South Africa

PUBLIC PROTECTOR IMPEACHMENT INQUIRY

Fugitive lawyer scored R30,000 from Mkhwebane’s office to pen two articles critical of Cabinet ministers

Fugitive lawyer scored R30,000 from Mkhwebane’s office to pen two articles critical of Cabinet ministers
Suspended Public Protector Busisiwe Mkhwebane. (Photo: Gallo Images / Daily Maverick / Leila Dougan)

Public Protector legal services manager Muntu Sithole signed off on an R87,000 invoice for US fugitive from justice Paul Ngobeni, which included R30,000 for two poison-pen articles critical of Cabinet ministers.

Muntu Sithole on Thursday told the Section 194 inquiry into the suspended Busisiwe Mkhwebane’s fitness to hold office that “articles” criticising then finance minister Tito Mboweni and state security minister Dipuo Letsatsi Duba had been part of Paul Ngobeni’s R87,000 package.

While he maintained that in his view, Ngobeni had provided a “legal opinion” to the PP, two articles — one which appeared on a little-known web platform africanews24-7.co.za. — had been “a value add”.

“It was not in terms of money, but in terms of extra service over and above the principal service,” Sithole told the committee.

Sithole did, however, later acknowledge that Ngobeni should have invoiced separately for the “communications” work he provided for Mkhwebane.

“But I must not be difficult to the extent that it should have come separately and we should not have processed it. I agree. That sits at my door. I signed it off,” he admitted.

Ngobeni was CR 17 probe ‘adviser’

The committee heard earlier that Mkhwebane had appointed Ngobeni — disbarred in the US — as an adviser. Evidence was that he had been paid R96,000 to provide a legal opinion to Mkhwebane for her investigation of the “CR17” campaign.

On Thursday, the committee heard that the PP’s legal bills totalled R158-million in “consulting and professional fees”, R147-million of which was splurged on “legal fees” alone.

Sithole acknowledged on Thursday that no background checks on Ngobeni had been done prior to his appointment, and that Ngobeni had briefed Mkhwebane’s personal legal representative, Seanego Attorneys. This would have been on the instruction of the PP.


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Asked by ANC MP Dipuo Peters whether Seanego handled the bulk of the cases litigated by Mkhwebane, Sithole said the firm rather received “high-profile” cases, creating this impression.

Invoices flighted during the hearing on Thursday showed that Ngobeni had billed the PP’s office R2,000 an hour and clocked 17 hours conducting research, writing articles and providing legal opinions.

The committee heard also that it was Ngobeni, ironically, who had first conjured up the possibility of Mkhwebane suing government over the “inadequate” funding of her office. This advice had been passed on to the PP by her “special adviser”, the late conveyancing attorney Sibusiso Nyembe.

Nyembe, in an email to Mkhwebane and flighted by evidence leader Advocate Nazreen Bawa earlier, read: “I propose we consider immediately instituting a court action alleging that the government is unconstitutional by its failure to sufficiently fund the PPSA. I must here admit that this idea was first mooted by adv. Ngobeni, therefore please never think I am a brilliant chap.”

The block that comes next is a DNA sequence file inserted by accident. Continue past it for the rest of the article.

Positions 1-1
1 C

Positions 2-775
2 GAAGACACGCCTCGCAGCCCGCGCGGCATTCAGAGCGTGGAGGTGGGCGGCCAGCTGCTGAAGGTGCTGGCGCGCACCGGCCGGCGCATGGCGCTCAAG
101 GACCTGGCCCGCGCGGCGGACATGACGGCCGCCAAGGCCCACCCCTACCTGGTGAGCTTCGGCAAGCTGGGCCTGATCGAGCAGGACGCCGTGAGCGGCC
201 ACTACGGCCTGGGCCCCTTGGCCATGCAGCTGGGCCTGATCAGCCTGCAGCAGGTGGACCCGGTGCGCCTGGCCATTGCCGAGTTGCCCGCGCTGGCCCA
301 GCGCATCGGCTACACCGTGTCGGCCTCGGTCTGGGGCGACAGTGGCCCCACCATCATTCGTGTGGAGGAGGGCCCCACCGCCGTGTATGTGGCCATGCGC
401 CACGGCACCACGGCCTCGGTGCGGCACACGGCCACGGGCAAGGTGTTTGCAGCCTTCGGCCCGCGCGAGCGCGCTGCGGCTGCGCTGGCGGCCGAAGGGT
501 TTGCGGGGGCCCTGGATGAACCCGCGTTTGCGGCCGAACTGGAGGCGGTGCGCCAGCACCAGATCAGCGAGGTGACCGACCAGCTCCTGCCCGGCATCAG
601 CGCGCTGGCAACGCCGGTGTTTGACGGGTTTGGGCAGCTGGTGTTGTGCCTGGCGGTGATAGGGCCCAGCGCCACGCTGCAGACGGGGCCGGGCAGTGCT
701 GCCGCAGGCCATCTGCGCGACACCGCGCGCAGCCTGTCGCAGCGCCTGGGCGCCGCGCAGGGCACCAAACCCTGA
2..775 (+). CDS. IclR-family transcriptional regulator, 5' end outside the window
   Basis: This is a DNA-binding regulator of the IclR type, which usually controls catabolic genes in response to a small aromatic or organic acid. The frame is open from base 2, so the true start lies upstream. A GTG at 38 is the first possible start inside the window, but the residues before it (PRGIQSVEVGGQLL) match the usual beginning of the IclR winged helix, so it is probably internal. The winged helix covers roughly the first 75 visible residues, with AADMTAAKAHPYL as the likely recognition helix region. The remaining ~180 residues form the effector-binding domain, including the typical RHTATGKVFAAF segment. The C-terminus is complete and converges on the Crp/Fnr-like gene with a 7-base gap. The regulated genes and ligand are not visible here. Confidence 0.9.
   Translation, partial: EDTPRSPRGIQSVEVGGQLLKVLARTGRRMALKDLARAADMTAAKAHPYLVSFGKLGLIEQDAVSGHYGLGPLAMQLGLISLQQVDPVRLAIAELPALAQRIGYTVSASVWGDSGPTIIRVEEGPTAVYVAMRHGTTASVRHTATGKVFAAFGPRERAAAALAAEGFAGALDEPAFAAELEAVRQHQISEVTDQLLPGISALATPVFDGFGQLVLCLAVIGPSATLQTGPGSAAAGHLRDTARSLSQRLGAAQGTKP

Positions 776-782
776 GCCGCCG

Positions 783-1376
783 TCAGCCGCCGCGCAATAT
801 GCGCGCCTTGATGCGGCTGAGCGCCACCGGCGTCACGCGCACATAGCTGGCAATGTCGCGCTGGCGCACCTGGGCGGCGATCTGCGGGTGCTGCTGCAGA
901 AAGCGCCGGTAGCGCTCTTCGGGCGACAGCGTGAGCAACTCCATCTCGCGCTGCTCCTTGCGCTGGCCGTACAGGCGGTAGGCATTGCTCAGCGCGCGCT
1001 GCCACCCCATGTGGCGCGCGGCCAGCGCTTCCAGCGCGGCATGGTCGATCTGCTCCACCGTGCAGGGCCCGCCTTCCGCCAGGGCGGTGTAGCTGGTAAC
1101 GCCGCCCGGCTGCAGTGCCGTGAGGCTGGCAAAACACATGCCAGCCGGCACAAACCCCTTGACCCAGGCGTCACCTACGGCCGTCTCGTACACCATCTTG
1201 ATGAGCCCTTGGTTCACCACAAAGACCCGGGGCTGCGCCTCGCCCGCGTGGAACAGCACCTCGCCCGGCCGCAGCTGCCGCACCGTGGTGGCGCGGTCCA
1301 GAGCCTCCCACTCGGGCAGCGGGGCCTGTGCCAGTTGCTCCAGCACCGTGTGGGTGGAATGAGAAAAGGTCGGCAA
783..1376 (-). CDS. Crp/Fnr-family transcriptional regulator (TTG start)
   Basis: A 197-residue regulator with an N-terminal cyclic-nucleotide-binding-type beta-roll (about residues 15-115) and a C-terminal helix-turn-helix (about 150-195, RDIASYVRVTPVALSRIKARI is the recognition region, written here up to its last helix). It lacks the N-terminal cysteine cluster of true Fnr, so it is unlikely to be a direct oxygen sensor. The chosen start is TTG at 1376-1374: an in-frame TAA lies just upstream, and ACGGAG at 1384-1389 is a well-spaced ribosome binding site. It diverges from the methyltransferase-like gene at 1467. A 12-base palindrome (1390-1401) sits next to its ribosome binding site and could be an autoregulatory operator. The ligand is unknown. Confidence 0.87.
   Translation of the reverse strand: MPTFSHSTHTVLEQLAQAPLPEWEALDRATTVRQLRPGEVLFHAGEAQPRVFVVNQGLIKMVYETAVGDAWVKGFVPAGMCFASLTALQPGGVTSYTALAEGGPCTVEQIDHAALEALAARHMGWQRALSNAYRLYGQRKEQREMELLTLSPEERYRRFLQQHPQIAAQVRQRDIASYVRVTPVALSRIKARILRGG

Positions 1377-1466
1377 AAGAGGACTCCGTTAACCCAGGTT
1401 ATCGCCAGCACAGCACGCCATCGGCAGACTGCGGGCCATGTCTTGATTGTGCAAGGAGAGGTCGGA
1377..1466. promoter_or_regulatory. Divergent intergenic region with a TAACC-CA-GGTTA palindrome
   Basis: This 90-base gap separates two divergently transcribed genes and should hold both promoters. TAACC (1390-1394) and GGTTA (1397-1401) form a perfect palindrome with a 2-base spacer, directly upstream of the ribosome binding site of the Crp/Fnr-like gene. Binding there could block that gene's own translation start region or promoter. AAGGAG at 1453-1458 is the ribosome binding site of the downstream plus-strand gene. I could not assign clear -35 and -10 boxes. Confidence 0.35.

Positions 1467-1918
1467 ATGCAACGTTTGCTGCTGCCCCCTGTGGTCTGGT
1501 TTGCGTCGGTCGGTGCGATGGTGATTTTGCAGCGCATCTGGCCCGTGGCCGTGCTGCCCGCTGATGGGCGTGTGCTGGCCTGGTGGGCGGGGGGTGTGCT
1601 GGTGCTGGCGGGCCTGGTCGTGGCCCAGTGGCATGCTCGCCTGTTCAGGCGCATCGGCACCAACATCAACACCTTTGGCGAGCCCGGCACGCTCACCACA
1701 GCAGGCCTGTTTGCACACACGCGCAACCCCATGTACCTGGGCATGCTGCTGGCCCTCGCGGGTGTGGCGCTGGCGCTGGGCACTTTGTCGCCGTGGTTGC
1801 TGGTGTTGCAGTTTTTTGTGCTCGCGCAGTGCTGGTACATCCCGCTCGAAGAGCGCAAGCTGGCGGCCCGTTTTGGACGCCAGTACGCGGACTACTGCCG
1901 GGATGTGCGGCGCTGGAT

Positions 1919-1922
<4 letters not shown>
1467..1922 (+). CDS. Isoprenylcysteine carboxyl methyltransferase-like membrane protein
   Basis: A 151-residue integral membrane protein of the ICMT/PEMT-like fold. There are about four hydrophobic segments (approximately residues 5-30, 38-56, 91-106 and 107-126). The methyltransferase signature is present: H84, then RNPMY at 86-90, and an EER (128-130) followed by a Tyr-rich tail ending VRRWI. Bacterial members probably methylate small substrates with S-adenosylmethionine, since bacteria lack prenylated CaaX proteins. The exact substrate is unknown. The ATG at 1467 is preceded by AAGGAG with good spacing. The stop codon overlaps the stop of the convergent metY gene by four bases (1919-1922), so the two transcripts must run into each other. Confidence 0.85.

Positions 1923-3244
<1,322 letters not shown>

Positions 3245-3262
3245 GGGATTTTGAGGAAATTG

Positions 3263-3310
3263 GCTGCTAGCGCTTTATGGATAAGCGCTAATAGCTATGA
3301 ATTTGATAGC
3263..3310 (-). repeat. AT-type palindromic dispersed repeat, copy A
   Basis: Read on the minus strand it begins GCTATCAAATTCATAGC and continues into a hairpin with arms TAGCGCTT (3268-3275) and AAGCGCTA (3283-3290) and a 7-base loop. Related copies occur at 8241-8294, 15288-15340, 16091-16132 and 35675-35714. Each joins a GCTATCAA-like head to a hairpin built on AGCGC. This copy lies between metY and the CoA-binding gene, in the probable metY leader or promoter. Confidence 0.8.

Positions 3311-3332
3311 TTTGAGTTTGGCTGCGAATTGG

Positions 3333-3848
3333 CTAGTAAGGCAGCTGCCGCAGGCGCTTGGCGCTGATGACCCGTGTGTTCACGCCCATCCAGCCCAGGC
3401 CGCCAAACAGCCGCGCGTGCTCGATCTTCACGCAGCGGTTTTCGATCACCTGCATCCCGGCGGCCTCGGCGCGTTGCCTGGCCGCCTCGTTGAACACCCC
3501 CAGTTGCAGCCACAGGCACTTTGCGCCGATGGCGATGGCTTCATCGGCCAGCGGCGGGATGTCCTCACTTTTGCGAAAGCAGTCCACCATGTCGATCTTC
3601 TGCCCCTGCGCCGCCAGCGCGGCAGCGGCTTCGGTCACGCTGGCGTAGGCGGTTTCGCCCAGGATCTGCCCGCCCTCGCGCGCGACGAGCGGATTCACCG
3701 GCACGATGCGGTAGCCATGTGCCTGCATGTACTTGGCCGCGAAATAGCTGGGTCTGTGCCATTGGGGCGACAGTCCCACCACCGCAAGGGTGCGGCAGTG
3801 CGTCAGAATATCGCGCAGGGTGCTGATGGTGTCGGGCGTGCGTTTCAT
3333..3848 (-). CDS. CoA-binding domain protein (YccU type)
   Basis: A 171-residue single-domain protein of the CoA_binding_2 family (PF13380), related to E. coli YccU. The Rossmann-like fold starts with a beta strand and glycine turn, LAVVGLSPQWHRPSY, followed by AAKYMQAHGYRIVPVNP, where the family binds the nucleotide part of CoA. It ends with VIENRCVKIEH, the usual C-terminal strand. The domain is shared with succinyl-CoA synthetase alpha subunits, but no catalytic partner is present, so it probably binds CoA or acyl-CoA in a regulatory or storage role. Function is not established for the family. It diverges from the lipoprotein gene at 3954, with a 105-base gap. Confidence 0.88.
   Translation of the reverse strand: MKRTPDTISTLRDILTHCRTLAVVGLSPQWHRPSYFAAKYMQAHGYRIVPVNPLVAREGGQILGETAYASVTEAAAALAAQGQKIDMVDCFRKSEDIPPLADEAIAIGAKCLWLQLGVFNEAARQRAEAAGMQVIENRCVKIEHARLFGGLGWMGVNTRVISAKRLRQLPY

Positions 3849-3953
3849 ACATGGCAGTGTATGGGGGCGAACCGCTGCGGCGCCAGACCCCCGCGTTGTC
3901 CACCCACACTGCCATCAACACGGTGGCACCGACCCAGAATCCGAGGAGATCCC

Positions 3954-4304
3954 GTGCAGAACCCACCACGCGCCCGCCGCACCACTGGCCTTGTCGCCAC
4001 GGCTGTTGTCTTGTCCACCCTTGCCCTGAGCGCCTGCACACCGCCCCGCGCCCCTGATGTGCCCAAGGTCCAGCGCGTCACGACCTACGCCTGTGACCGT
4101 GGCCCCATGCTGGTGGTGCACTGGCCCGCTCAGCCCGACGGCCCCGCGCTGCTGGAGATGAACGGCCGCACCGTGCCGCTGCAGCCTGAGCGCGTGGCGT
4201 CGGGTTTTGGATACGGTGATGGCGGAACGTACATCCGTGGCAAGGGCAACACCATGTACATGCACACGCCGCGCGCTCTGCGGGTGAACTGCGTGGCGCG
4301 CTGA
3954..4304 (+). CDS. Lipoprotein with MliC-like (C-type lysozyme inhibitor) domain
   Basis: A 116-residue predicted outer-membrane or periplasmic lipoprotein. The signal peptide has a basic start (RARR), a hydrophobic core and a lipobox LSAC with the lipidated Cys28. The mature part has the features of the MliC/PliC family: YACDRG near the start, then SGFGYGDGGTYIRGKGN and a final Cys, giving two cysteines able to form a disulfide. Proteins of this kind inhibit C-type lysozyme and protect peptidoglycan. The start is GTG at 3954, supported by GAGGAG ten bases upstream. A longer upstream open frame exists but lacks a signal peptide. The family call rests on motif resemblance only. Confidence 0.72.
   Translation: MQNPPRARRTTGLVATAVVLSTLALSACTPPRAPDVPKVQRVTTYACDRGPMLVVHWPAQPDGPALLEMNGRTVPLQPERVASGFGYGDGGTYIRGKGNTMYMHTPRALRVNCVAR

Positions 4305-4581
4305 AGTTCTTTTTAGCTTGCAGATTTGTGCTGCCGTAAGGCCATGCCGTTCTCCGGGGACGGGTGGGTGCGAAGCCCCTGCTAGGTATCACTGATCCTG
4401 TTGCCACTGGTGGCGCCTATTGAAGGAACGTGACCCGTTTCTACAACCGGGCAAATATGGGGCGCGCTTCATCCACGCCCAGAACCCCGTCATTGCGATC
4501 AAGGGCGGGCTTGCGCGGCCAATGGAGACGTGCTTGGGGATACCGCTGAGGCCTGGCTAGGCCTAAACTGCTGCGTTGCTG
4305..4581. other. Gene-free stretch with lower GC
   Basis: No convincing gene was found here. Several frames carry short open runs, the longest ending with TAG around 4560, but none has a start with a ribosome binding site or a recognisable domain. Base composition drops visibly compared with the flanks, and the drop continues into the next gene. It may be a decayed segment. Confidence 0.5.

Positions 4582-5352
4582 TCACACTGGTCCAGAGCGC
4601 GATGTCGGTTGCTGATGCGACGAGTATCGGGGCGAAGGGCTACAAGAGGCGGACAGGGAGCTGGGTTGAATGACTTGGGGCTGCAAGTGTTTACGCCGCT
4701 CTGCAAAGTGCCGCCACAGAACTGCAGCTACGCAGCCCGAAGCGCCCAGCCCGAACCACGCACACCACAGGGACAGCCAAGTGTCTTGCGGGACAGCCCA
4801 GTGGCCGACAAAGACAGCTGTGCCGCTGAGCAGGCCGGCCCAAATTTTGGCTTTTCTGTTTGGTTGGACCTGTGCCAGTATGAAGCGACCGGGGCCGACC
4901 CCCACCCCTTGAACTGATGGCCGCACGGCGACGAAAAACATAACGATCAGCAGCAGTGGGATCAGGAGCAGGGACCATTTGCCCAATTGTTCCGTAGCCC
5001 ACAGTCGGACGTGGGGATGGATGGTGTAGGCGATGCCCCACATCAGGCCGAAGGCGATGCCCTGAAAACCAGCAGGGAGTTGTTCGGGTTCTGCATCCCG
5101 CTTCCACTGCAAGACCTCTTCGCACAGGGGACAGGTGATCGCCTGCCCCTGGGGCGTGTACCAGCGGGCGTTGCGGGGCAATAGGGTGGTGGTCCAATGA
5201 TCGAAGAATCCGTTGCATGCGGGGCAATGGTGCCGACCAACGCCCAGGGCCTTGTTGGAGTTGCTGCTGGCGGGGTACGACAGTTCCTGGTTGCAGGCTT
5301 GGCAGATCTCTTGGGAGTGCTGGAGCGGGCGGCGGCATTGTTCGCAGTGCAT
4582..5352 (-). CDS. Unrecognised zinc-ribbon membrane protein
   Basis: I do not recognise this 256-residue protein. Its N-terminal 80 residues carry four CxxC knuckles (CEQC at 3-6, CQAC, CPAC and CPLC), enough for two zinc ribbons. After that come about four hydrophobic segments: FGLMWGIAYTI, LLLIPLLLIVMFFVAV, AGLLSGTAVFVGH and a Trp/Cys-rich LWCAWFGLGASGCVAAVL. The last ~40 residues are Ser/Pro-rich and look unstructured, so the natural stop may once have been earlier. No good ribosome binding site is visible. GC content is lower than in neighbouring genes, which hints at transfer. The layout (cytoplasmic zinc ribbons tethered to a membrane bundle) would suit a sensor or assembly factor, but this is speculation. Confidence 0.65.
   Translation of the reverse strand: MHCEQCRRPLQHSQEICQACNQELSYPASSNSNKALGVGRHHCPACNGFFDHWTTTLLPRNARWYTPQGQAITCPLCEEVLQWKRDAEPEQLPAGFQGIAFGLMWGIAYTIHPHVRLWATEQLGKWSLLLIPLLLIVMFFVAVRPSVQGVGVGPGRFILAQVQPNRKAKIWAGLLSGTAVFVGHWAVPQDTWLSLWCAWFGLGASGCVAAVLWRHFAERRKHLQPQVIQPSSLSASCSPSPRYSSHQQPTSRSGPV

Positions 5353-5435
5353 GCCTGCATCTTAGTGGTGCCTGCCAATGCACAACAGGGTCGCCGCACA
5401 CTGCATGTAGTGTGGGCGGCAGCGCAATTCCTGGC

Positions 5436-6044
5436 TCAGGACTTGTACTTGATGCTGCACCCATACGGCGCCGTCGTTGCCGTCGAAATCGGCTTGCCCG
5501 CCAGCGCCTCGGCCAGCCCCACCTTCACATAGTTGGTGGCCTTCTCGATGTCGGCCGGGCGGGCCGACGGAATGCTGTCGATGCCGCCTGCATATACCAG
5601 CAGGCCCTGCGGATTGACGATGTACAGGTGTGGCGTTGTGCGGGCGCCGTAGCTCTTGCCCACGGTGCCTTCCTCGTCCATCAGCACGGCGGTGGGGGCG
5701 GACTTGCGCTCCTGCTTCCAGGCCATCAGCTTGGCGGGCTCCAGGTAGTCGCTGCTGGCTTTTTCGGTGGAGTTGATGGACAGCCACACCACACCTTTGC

Nyembe had been brought in by Mkhwebane to assist her with her Supreme Court of Appeal petition against a court order to pay 15% of the costs to the South African Reserve Bank in the Bankorp/CIEX matter.

‘Legal input’

The committee also learnt that Ngobeni was paid R46,625 for providing “legal input” towards a submission by the Office of the Public Protector to the Portfolio Committee on Justice and Correctional Services.

ANC MP Bheki Nkosi asked Sithole whether it had been common practice to consult externally on these matters, to which he replied that this had been the first occasion. This was done because a “legal opinion” had been required.

The inquiry previously heard that the PP forked out about R152,000 for the submission made to the committee. 

Ngobeni, in his invoices, broke down his 36 hours for research in general, the research of case law and the rules of the National Assembly, the drafting of responses for Mkhwebane, as well as supervising the PP’s correspondence.

Covering his tracks, Sithole informed the committee that Ngobeni had already been providing services to Mkhwebane prior to his [Sithole’s] appointment as legal manager, and thus he did not think to conduct “due diligence”. DM

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Comments - Please in order to comment.

  • Chris 123 says:

    How much longer must this go on? How much more evidence do you need to prove she is Fraser’s/Zuma’s puppet. With all these people, they think they are working with Monopoly money.

  • Hilary Morris says:

    Enough already! There is absolutely no need to examine any evidence further. It’s all out there in the public domain. The woman is just another example of disastrous appointments by the ANC. What else is there to see? Just get rid of her and her expensive needs…….

  • Patrick O'Shea says:

    So much for impartiality.

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